The First Covenant was a sign of

The New Covenant in Jesus’ blood is a sign of

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“Uncertainty is intrinsic to the process of finding out what you don’t know, not a weakness to avoid.”

Neil Gershenfeld

(‘Truth Is A Model’ in Brockman, John (ed.), This will Make You Smarter:New Scientific Concepts to Improve Your Thinking, London: Doubleday, 2012.)

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Driscoll: Mis-Projected Metaphors, Yom Kippur, And Fulfilment In Jesus (Pt 2)

The previous post dealt with the misuse of metaphor and models when interpreting biblical texts. What follows is a reading of the Yom Kippur ritual found in Leviticus 16, in its cultural, social context.

[Apologies for the length: It is a difficult subject to tackle with brevity!]

Yom Kippur In Its Ancient Near Eastern Leviticus Context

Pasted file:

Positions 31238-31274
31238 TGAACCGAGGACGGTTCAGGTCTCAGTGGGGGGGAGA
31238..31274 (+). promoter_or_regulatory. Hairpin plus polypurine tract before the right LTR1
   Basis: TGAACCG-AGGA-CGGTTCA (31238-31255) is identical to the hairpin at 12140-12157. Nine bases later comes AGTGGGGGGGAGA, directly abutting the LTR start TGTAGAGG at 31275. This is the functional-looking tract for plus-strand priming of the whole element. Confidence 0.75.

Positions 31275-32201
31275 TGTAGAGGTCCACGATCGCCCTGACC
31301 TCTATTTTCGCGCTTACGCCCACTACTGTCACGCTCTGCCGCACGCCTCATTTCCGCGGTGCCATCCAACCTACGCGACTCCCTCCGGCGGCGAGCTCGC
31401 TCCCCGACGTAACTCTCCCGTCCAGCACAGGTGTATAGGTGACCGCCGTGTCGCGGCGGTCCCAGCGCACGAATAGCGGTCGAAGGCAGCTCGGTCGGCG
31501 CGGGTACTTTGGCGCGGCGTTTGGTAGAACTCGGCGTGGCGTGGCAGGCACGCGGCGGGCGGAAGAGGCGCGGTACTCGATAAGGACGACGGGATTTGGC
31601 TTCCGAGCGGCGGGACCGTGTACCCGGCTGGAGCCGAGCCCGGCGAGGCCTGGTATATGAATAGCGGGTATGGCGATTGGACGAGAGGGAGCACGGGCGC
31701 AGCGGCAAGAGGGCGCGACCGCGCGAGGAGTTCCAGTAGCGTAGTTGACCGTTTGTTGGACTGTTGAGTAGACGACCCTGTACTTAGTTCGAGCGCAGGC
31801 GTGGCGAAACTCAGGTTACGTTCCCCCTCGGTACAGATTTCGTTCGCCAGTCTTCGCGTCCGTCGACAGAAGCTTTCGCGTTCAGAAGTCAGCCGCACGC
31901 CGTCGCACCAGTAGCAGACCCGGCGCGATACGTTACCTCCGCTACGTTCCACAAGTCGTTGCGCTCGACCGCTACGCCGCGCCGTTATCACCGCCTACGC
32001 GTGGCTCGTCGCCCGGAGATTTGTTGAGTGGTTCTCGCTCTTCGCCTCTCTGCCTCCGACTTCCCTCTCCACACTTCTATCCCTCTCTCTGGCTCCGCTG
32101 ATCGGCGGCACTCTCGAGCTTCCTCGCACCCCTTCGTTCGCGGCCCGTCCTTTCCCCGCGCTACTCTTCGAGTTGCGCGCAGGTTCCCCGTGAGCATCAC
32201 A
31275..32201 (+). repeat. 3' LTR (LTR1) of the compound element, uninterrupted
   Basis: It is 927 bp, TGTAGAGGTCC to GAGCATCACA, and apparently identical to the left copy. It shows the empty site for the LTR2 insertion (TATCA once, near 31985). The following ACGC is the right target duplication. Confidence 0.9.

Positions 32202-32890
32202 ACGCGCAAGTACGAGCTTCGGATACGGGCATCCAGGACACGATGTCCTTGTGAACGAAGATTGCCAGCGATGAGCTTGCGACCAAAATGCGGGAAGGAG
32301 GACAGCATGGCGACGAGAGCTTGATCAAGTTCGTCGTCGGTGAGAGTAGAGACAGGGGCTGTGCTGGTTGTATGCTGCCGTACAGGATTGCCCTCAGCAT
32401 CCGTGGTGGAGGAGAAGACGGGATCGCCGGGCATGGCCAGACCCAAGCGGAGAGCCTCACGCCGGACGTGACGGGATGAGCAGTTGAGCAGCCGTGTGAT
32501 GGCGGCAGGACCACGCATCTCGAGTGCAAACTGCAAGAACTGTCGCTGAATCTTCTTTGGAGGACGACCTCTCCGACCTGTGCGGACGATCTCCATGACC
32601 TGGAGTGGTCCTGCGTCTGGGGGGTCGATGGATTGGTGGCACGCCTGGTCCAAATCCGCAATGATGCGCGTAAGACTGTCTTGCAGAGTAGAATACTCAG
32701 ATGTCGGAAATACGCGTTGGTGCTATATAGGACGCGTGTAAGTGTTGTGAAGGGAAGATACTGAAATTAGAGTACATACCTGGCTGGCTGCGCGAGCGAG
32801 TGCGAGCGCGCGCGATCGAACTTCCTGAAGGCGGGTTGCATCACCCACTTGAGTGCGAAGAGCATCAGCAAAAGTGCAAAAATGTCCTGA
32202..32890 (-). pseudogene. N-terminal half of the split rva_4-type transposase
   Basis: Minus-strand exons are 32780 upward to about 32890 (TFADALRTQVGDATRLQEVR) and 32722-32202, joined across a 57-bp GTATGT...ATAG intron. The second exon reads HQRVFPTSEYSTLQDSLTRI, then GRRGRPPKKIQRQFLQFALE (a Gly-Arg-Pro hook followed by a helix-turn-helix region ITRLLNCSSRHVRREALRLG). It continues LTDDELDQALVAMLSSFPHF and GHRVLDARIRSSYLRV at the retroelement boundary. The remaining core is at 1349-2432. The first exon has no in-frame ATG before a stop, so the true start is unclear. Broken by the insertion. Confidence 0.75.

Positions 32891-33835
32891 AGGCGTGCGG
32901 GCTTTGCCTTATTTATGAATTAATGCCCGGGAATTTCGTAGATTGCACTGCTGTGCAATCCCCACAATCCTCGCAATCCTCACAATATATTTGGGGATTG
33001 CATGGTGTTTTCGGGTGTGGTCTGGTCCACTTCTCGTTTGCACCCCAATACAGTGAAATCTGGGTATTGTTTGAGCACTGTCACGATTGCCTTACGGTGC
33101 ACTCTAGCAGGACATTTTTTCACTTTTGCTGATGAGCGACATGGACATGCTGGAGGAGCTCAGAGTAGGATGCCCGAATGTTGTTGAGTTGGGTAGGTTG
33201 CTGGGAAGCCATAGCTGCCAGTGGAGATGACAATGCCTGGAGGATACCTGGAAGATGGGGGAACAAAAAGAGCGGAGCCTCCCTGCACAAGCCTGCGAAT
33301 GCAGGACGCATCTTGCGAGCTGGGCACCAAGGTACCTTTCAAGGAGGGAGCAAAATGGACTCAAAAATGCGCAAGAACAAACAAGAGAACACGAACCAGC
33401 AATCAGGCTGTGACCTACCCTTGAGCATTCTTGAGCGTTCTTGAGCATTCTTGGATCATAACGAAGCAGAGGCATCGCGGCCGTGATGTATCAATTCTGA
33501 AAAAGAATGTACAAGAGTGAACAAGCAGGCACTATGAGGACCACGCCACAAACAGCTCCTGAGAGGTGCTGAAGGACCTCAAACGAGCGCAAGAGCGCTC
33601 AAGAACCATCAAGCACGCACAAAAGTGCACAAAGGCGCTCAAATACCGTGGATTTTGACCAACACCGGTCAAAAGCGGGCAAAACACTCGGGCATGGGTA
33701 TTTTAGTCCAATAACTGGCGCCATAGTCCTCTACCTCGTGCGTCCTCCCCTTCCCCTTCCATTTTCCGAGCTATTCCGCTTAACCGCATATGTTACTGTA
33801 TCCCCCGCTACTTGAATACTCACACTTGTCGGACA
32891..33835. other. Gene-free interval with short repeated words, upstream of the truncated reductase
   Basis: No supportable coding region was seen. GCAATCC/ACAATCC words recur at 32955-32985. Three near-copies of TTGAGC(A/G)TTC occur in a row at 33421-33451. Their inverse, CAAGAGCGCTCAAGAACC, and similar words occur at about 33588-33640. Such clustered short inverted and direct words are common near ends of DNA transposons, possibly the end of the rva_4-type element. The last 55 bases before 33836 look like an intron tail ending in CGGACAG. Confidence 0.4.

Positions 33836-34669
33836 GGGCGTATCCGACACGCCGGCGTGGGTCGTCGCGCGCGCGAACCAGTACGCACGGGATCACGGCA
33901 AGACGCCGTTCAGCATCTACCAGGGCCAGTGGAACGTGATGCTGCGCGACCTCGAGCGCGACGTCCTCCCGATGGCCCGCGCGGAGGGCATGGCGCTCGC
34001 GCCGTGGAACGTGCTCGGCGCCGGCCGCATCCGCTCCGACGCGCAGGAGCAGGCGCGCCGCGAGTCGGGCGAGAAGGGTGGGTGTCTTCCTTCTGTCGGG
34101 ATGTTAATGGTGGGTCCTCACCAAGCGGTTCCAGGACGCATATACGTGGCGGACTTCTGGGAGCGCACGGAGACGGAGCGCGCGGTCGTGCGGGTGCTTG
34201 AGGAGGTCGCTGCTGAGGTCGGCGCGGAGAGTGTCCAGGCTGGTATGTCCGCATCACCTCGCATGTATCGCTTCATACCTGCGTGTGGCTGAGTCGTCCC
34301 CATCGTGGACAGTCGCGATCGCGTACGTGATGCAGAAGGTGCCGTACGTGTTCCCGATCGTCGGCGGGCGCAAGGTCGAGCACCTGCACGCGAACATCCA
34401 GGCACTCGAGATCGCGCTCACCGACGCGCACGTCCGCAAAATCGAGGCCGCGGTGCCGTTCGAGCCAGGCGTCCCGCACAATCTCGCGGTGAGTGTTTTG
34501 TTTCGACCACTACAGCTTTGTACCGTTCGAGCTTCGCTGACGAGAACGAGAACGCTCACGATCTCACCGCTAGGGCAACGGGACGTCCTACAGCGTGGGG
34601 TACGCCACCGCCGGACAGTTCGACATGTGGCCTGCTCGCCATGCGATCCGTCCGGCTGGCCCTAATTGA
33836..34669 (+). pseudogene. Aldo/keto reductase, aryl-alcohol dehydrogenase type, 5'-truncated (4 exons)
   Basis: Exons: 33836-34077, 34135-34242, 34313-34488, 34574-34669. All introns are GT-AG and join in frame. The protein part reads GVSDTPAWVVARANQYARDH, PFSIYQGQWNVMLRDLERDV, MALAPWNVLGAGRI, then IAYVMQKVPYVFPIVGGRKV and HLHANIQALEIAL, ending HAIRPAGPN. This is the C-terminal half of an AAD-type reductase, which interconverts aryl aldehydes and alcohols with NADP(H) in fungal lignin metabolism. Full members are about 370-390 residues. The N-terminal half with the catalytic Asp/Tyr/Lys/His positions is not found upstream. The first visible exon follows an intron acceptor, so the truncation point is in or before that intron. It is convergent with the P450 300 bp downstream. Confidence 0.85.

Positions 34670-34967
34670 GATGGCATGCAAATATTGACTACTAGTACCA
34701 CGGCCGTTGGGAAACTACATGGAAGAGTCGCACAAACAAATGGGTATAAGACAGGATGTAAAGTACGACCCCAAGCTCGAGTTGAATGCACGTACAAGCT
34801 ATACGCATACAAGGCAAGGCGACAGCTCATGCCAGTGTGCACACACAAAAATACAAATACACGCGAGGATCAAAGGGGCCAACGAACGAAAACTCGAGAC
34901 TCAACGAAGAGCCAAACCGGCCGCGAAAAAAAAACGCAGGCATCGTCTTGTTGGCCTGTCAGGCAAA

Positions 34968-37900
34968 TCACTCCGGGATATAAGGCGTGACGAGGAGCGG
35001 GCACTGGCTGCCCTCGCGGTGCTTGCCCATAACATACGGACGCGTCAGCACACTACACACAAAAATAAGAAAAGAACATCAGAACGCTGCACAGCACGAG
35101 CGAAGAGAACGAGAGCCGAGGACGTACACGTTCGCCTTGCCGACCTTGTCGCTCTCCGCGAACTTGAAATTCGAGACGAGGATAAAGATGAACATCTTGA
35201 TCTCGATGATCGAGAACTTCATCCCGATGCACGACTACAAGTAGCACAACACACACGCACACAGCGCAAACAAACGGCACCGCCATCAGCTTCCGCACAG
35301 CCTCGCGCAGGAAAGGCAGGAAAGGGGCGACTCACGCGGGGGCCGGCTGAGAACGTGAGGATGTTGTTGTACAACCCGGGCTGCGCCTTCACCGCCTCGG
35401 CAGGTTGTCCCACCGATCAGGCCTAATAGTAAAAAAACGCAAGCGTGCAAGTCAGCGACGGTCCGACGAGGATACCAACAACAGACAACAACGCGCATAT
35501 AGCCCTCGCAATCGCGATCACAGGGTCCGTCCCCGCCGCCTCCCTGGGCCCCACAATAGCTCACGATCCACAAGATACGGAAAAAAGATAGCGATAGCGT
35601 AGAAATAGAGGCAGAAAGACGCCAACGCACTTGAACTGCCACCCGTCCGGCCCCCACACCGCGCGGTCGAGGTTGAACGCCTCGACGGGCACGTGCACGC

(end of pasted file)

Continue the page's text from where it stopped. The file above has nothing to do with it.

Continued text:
The groups and cultures of the ancient Near East functioned with varied, but similar, worldviews concerning statuses and forces such as order, chaos, impurity, pollution, cleanness, commonness, and holiness. We find evidence for this, and accompanying rituals, within the archaeological record throughout the area, in artefacts as well as preserved text.

For the Israelites, with transgression comes impurity. Throughout the year the Israelites, by transgressing their covenantal relationship with God, slowly pollute the Tabernacle.  The impurity is drawn to its opposite, holiness, invading and collecting within the holy space. This jeopardises the holiness of the sanctuary, therefore, as the impurity increases, it also jeopardising the presence of the holy God in the midst of the people.